Networks' ad strategy: a bevy of blurb options
The red carpet was 60 feet long outside a large studio space in Gotham’s SoHo district, and it was packed with “Bravo-lebuties.” As advertising honchos and media buyers stepped inside for the cabler’s March 10 upfront presentation, they were immersed in the “Bravo experience.”
Within the space, arranged like a house, a kitchen full of “Top Chef” personalities showed off their culinary wonders, the “Shear Genius” team offered hair and makeup touch-ups, Bravo-affiliated design mavens had decked out a living room, and attendees could have their pics taken with the “Real Housewives,” courtesy of green-screen technology.
The message to Madison Avenue was clear: Bravo is not merely a cable network; it’s a way of life.
The unconventional approach to TV’s upfront season, which kicked off this month and culminates with the broadcast network presentations the week of May 17, is just one reflection of the biz’s zeal to establish ever more extensive relationships with big-ticket advertisers.
Net execs are bullish that advertisers will be in a mood to take some big swings after retrenching last year amid the financial meltdown. And with branded integration a bigger component of marketing campaigns and network profits, the major broadcast and cable nets are positioning themselves as one-stop shops for TV and online blurbs, new forms of integration and even e-commerce partnerships.
We still sell TV impressions, but more and more they involve marketing programs tied to creative content delivered across multiple platforms,” says Jon Nesvig, prexy of sales for Fox Broadcasting.
The cross-platform push has transformed the upfront selling season, the period when nets book the bulk of their ad commitments for the coming TV season. What was once a burst of wheeling and dealing after the mid-May sked unveilings, for as much as $20 billion in ad buys, has evolved into a lengthy courtship among buyers and sellers to set deals that require long lead time for execution.
There’s an extra energy to the buyer-seller mating process this year, because marketers have money to spend. That’s in sharp contrast with last year, when the global tremors of the first few months led to marketing budgets being slashed or hoarded and product introductions delayed. The networks took a hit in ad rates and in the overall dollars committed to the upfront process. Broadcasters ABC, CBS, Fox, NBC and CW collectively brought in a little more than $8 billion, or a roughly 10% drop from about $9.2 billion in 2008, while the basic cable side reeled in about $7.7 billion, down slightly from its 2008 tally of nearly $8 billion.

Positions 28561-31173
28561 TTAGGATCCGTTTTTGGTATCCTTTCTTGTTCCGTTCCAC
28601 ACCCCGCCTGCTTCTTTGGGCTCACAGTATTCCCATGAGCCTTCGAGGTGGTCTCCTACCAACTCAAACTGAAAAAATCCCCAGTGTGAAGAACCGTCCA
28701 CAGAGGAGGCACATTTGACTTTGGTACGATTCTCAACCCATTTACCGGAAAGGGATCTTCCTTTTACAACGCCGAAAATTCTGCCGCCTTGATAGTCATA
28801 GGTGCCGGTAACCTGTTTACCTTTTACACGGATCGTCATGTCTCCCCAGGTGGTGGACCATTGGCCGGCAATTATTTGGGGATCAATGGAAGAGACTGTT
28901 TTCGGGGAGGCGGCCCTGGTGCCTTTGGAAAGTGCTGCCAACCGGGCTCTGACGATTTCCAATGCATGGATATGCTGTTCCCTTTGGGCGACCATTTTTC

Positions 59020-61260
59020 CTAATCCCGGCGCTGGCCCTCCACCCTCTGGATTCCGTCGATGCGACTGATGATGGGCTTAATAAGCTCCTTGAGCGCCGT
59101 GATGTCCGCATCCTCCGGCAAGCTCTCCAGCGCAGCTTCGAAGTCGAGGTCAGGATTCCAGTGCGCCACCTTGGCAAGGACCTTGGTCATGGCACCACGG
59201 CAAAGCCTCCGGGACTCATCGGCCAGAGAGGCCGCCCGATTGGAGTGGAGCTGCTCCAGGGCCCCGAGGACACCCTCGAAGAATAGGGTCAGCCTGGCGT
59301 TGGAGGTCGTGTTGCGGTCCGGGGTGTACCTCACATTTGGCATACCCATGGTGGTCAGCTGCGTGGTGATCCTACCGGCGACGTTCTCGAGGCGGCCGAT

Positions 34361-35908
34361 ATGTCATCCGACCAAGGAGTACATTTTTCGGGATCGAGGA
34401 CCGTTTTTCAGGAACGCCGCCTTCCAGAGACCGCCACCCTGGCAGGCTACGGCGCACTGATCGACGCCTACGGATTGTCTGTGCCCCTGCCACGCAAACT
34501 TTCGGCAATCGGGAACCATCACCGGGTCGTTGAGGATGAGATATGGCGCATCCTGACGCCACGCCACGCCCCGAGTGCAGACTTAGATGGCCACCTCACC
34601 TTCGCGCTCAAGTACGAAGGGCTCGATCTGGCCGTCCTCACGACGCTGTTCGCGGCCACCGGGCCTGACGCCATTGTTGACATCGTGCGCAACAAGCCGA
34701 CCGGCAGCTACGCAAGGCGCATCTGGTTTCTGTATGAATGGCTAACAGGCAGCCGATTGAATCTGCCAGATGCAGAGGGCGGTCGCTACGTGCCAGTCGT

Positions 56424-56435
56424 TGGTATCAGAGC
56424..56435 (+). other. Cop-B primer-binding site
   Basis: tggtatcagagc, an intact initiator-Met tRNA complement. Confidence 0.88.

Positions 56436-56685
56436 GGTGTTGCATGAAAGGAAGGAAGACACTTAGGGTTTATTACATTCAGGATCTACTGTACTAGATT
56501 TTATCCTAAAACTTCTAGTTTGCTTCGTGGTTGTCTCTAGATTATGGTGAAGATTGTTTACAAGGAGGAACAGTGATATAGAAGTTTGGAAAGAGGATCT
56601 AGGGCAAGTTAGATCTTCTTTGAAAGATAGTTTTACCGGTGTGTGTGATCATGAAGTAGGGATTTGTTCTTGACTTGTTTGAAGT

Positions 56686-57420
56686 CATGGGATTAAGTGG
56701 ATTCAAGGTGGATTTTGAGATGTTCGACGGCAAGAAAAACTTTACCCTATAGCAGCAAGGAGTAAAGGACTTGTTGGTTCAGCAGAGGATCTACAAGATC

But as the economic picture has slowly brightened over the past few months, the nets have been lapping up big price increases in the scatter market, where spots are sold on a short-term basis. The laws of business gravity ensure that incredibly high prices in the scatter market will drive advertiser demand for upfront deals, where pricing is determined months in advance rather than fluctuating significantly depending on the short-term demand for TV time.
I’ve never seen a scatter market as strong as it is right now,” CBS Corp. CEO Leslie Moonves told Wall Streeters at the March 9 Credit Suisse investor confab in New York. “Our sales guys are coming to us asking for more inventory. So we’re literally taking some promo time” to sell, he said.
There’s an increasing emphasis on dealmaking that combines TV, online and even mobile blurbs, because viewers are increasingly watching TV programs online. Ardent fans are drawn to online extras such as behind-the-scenes clips, podcasts and chatter about shows on blogs and social networks.
This will certainly be a more bullish market on multiplatform deals than ever before. Where consumers go, advertisers go,” says Brad Adgate, head of research for media buying firm Horizon Media. “The networks are going to do everything they can to be a player in that arena.”
After the hit in 2009, nets execs are champing at the bit to regain some ground.
There’s a strong competitive dynamic in the tech sector, with Apple spending big to tubthump its iPad while rivals look to intro similar tablet-style computing devices and e-readers. And even the restaurant category is heating up as casual dining chains a la Applebee’s and Chili’s seek to lure diners back from the lower-cost fast-food giants that have prospered in hard times.
But when it comes to TV, nothing drives ad dollars like autos.
Amid a slow rebound for automakers, General Motors, Chrysler and Toyota all have a pressing need to get a positive message out to consumers. Hyundai has been aggressive in marketing its lower-cost options even through the worst of the meltdown, while Honda and Ford are likely to spend significantly to maintain their recent sales momentum and intro high-profile new models.